Tag cloud foundation-l word cloud, created with the complete gzip'ed list archives (without duplicate emails from archives and all headers and quoted text in body), using IBM Word Cloud Generator build 32.[1] A tag cloud with terms related to Web 2.0 History[edit] In the language of visual design, a tag cloud (or word cloud) is one kind of "weighted list", as commonly used on geographic maps to represent the relative size of cities in terms of relative typeface size. An early printed example of a weighted list of English keywords was the "subconscious files" in Douglas Coupland's Microserfs (1995). A German appearance occurred in 1992.[3] The specific visual form and common use of the term "tag cloud" rose to prominence in the first decade of the 21st century as a widespread feature of early Web 2.0 websites and blogs, used primarily to visualize the frequency distribution of keyword metadata that describe website content, and as a navigation aid. Types[edit] Frequency[edit] Categorization[edit] and for

Case Study: UX, Design, and Food on the Table (One of the common questions I hear is how to reconcile design and user experience (UX) methods with the Lean Startup. To answer, I asked one of my favorite designers to write a case study illustrating the way they work, taking us step-by-step through a real life redesign. This is something of an IMVU reunion. The attendees at sllconf 2010 were wowed by Food on the Table's presentation. If you weren't there, be sure to watch the video. Manuel Rosso was IMVU's first VP of Marketing, and is now CEO of Food on the Table, one of the leading lean startups in Austin. In this case study, Laura takes us inside the design process in a real live startup. A lot of people ask me whether design fits into the lean startup process. This is simply not true. A couple of months ago, Manuel Rosso, the CEO of Food on the Table came to me with a problem. As a bit of background, Food on the Table helps people plan meals for their families around what is on sale in their local grocery stores. Key Takeaways:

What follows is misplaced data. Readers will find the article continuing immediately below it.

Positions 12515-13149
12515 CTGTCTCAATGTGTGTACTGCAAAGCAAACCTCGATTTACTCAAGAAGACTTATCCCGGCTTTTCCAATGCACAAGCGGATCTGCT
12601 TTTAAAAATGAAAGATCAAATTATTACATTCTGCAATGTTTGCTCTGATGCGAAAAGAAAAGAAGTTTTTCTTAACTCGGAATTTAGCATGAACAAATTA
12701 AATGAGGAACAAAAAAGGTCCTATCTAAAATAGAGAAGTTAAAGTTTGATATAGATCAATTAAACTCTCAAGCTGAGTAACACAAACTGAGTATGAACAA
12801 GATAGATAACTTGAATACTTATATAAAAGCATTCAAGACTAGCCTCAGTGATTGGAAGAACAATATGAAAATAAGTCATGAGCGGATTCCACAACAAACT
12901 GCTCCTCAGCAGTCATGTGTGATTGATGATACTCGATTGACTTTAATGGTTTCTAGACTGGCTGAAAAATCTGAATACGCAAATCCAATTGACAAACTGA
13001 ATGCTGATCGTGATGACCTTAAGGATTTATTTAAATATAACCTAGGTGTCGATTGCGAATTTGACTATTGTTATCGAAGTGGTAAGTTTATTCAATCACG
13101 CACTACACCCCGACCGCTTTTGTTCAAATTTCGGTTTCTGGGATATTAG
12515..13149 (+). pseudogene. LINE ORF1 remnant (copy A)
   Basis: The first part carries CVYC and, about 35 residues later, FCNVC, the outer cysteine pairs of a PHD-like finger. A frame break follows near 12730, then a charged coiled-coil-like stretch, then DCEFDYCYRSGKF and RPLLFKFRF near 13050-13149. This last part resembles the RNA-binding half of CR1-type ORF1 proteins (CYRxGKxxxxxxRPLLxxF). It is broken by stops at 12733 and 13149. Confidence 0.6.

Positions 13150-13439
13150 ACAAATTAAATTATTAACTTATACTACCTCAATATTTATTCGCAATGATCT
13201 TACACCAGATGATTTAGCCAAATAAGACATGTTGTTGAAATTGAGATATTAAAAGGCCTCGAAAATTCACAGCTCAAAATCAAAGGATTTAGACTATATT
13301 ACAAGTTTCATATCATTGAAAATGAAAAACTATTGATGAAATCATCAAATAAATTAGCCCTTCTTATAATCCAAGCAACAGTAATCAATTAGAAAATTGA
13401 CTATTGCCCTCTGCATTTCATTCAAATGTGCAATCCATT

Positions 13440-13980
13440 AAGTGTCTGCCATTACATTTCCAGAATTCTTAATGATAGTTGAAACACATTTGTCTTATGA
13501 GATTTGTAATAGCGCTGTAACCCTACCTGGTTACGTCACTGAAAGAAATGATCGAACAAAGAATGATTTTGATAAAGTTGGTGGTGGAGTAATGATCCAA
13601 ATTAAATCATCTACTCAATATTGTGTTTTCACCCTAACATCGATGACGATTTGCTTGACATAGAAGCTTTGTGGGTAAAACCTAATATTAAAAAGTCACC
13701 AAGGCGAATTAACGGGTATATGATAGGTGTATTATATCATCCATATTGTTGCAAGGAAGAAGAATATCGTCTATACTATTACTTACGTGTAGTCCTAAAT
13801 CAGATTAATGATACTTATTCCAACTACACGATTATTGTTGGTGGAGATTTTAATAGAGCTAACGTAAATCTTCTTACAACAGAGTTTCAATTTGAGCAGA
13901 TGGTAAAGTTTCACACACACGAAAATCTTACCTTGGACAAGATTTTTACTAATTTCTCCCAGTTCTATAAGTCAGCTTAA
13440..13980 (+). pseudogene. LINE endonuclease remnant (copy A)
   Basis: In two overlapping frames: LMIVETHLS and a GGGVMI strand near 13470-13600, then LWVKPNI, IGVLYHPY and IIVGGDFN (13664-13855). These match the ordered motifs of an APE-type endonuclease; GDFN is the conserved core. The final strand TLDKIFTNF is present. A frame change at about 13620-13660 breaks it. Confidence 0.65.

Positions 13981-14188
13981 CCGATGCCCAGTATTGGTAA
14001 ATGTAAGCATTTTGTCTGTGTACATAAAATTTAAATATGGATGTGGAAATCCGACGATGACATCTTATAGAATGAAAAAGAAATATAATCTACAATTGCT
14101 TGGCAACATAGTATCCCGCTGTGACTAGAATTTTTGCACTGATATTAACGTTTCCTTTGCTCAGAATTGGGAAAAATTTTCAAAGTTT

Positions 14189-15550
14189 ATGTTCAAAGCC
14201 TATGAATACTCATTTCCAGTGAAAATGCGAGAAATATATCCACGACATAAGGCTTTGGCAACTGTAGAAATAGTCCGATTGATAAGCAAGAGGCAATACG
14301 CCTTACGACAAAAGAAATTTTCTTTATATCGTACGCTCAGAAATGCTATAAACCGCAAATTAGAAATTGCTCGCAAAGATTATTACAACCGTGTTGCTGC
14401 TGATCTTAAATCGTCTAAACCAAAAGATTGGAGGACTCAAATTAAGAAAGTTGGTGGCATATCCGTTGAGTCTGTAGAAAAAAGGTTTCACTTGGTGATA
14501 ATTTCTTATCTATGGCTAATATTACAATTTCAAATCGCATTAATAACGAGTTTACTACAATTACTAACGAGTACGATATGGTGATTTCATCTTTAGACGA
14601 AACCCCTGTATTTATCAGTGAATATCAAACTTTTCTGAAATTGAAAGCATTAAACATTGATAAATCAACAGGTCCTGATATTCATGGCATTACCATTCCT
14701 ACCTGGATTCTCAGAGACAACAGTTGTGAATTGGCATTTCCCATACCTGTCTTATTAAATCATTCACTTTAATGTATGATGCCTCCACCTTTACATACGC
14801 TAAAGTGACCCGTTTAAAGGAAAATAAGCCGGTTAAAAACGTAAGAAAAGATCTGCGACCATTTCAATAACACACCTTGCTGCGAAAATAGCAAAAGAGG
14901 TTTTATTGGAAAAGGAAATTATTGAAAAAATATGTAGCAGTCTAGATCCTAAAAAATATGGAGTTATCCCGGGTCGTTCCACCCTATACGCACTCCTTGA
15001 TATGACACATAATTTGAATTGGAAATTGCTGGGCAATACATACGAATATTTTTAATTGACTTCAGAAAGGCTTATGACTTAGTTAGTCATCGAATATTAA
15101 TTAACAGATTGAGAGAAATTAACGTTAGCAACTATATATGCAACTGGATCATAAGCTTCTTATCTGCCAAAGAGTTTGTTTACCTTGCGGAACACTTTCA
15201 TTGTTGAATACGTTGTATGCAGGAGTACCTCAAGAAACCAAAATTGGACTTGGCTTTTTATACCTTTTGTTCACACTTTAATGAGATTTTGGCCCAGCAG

Isaac Hall's answer to Dropbox: Why is Dropbox more popular than other tools with similar functionality Usability News 91 - Shrestha By S. Shrestha & K. Lenz Summary: This article discusses users’ visual scan paths of web pages containing text and/or pictures while conducting browsing and searching tasks. User performance on three usability tasks on an e-commerce website is described. Results show that users follow a fairly uniform scan path when browsing through pictures, and a more random path while specifically searching through them. According to Nielsen (2006) users tend to focus on the left side of the body of a webpage when reading and fixate very little on information located on the right-hand side. Figure 1. This study investigated whether the "F" pattern style of viewing was dependent on the page content (text-based vs. picture-based) and/or on the user task (searching vs. browsing). Twenty undergraduate students (17 female, 3 male) at Wichita State University participated in this study. Figure 2a. Gaze Patterns While Viewing a Picture Page Figure 3.